Describe the ethnic minority group selected. Describe the current health status of this group. How do race and ethnicity influence health for this group?
What are the health disparities that exist for this group? What are the nutritional challenges for this group?
Discuss the barriers to health for this group resulting from culture, socioeconomics, education, and sociopolitical factors.
What health promotion activities are often practiced by this group?
Describe at least one approach using the three levels of health promotion prevention (primary, secondary, and tertiary) that is likely to be the most effective in a care plan given the unique needs of the minority group you have selected. Provide an explanation of why it might be the most effective choice.
What cultural beliefs or practices must be considered when creating a care plan? What cultural theory or model would be best to support culturally competent health promotion for this population? Why?
Cite at least three peer-reviewed or scholarly sources to complete this assignment. Sources should be published within the last 5 years and appropriate for the assignment criteria and public health content.

Prepare this assignment according to the guidelines found in the APA Style Guide, located in the Student Success Center.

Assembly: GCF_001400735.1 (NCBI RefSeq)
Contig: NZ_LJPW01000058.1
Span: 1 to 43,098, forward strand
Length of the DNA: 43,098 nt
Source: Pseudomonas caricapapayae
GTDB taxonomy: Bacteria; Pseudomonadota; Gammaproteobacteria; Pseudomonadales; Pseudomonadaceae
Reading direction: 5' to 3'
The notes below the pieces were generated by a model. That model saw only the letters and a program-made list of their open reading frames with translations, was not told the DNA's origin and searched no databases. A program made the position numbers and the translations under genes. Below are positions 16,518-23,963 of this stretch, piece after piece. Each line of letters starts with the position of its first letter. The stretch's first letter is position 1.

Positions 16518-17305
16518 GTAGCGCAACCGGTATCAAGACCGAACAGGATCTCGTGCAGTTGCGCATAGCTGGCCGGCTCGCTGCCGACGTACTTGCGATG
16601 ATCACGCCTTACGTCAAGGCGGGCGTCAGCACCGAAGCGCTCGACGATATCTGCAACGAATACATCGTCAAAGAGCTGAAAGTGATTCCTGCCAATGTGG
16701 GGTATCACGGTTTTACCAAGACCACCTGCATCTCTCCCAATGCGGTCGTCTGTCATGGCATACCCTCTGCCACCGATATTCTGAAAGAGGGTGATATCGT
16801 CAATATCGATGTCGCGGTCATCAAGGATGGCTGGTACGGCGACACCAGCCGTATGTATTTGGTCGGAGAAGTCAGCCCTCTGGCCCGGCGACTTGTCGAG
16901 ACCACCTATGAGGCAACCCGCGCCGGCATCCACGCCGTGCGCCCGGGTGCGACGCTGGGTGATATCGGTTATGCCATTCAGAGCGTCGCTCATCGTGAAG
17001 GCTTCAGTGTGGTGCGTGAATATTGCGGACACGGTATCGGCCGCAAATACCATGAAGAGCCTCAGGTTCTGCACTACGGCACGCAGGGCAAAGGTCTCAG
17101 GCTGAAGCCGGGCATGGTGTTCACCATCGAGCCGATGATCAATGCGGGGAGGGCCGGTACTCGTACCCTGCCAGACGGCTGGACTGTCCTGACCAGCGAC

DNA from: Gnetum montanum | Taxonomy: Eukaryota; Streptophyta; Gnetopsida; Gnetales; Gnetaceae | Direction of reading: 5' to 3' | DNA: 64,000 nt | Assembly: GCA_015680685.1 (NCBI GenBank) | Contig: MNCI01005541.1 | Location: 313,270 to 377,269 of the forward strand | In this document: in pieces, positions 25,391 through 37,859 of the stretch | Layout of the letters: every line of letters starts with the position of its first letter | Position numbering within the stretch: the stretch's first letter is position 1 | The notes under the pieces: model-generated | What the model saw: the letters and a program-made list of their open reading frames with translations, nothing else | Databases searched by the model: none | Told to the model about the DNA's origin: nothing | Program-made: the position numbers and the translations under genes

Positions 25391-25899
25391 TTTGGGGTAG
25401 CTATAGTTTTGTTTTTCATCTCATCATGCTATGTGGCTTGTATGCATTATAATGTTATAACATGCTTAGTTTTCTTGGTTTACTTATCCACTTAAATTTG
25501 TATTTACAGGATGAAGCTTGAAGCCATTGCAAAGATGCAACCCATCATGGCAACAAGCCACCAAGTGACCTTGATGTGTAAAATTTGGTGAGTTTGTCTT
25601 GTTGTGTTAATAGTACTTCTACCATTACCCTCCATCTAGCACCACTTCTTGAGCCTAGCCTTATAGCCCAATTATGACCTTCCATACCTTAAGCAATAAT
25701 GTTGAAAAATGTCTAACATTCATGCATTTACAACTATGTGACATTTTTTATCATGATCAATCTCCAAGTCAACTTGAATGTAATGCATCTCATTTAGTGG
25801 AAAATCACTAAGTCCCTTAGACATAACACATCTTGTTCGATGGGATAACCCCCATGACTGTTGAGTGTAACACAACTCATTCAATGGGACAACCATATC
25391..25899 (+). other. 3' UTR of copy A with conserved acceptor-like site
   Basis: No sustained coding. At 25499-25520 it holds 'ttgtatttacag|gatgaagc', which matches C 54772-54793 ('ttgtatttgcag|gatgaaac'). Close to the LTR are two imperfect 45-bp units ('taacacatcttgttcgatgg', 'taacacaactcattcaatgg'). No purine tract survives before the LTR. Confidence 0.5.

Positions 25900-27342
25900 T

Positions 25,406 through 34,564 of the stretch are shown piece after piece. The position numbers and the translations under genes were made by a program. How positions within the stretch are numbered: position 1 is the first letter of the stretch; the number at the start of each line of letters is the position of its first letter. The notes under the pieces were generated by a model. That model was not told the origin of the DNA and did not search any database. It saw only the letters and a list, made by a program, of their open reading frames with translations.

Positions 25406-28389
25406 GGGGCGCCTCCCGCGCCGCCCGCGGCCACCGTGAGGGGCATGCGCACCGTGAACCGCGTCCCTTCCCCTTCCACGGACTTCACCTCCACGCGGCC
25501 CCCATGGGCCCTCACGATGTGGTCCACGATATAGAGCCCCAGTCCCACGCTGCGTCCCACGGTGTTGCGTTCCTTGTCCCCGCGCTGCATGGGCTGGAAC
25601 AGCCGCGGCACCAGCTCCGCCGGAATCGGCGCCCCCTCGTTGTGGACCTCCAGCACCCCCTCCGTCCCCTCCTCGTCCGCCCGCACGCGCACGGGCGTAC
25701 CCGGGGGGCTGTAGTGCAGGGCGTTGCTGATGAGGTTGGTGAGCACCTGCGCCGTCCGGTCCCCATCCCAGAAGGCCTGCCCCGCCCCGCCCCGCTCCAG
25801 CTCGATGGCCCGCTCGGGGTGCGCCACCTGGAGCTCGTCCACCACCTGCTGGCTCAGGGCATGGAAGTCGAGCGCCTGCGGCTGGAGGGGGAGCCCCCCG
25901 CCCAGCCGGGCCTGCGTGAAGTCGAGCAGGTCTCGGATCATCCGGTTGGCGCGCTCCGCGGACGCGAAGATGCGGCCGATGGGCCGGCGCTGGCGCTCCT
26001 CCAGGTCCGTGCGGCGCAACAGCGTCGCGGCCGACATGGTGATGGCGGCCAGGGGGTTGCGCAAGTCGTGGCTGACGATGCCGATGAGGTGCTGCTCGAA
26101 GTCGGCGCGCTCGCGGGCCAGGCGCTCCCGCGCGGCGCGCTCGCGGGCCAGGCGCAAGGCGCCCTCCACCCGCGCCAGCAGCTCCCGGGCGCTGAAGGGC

This assignment uses a rubric. Please review the rubric prior to beginning the assignment to become familiar with the expectations for successful completion.

You are required to submit this assignment to LopesWrite. A link to the LopesWrite technical support articles is located in Course Resources if you need assistance.

Rubric Criteria

Identification and Description of Selected Minority Group
20 points

Health Disparities and Nutritional Challenges for Minority Group
30 points

Barriers to Health for Minority Group
30 points

Health Promotion Activities Practiced by Minority Group
20 points

Three Levels of Health Promotion Prevention
30 points

Cultural Competent Health Promotion for Ethnic Minority Population
30 points

Thesis, Position, or Purpose
10 points

Development, Structure, and Conclusion
10 points

10 points

Mechanics of Writing
4 points

6 points

200 points